New non-sputum-based diagnostic technologies could raise new opportunities to accelerate current declines in TB incidence [5658]. In the current work we have addressed one example of such technologies: lateral flow LAM assays, which offer the potential to diagnose TB through urine. Given that LAM tests perform best in PLHIV [12], it was reasonable to hypothesise that they would have a substantial epidemiological impact in settings such as South Africa, where the majority of TB cases are HIV coinfected. However, our results suggest a more nuanced message: For future LAM tests to achieve population-level reductions in TB burden, they would need to be offered more widely than amongst those receiving HIV care, and in routine TB care. Under this scenario, the patients who would benefit are not just HIV-negative cases, but also those with HIV who have not yet been engaged in HIV care. The latter population could arise from a variety of factors, including the rate of HIV diagnosis or gaps in linkage to ART initiation after a diagnosis has been made. In practice, the feasibility of such wide deployment of LAM tests will depend critically on the performance characteristics of the tests concerned.

While much of the existing literature on LF-LAM addresses its diagnostic performance and implementation in defined clinical settings [9,10,12,14], our work complements this evidence basis by addressing the population level in countries with a high HIV and TB burden. To our knowledge, this is the first modelling study to examine the potential incidence and mortality impact that LF-LAM tests may offer.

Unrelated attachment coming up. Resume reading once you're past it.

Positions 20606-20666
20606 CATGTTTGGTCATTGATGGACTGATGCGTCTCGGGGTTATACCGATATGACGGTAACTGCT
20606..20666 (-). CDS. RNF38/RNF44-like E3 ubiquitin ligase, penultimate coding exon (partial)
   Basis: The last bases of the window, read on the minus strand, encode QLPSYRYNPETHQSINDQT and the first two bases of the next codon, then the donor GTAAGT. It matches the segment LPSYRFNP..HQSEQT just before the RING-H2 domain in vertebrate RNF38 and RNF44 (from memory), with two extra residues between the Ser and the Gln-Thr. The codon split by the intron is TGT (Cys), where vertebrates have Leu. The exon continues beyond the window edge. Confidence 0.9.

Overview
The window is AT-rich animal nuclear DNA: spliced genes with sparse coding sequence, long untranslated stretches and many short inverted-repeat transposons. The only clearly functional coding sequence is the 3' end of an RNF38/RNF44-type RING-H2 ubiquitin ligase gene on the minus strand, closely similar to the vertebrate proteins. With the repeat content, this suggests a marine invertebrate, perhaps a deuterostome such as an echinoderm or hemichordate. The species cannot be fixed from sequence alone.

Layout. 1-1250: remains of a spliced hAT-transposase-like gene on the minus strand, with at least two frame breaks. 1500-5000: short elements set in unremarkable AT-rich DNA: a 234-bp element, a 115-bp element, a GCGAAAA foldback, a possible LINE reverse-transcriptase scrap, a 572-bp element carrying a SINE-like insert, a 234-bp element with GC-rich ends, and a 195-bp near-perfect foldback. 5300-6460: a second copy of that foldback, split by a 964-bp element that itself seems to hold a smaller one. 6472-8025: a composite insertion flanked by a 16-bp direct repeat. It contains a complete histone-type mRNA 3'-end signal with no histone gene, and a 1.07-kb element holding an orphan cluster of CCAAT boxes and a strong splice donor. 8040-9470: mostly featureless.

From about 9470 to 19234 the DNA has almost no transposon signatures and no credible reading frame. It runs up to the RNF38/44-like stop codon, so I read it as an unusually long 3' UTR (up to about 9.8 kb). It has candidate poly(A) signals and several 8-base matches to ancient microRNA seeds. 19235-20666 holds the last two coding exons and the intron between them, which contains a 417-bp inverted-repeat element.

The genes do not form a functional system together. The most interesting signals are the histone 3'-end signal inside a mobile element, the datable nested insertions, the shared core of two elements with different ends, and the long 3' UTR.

Limitations and key areas for future work

Although we expect similar results to apply in other settings with a generalised HIV epidemic, our analysis does not address high-TB-burden countries where HIV is not a driving factor, such as India. The potential use of LF-LAM in such settings is an important area for further work. In these settings, we expect that the value of a future LAM test might be driven not by its ability to detect TB amongst those with HIV, but rather by its potential to be used more widely than current diagnostic tools needing laboratory capacity: for example, in primary care and in peripheral healthcare settings.

Our work also does not address cost or cost-effectiveness, another important topic for future work. Recent analysis indicated that LF-LAM and SILVAMP-LAM would be cost-effective when deployed in inpatient settings in both Malawi and South Africa [59]; future work, especially in the context of improved-performance tests, could benefit from incorporating a transmission framework. Relatedly, we have also not addressed the staffing and health system capacity that would be needed to facilitate the expansion of LAM testing in South Africa [60], nor the costs associated with undertaking CD4 cell count measurements. It should be noted that CD4 cell count measurement is increasingly being replaced by viral load monitoring. In addition, we have not addressed potential implementation challenges in the use of future LAM tests. For example, SILVAMP-LAM involves an additional step compared to LF-LAM; findings from ongoing trials will be valuable in determining whether this procedure reduces the performance of this technology to any appreciable extent.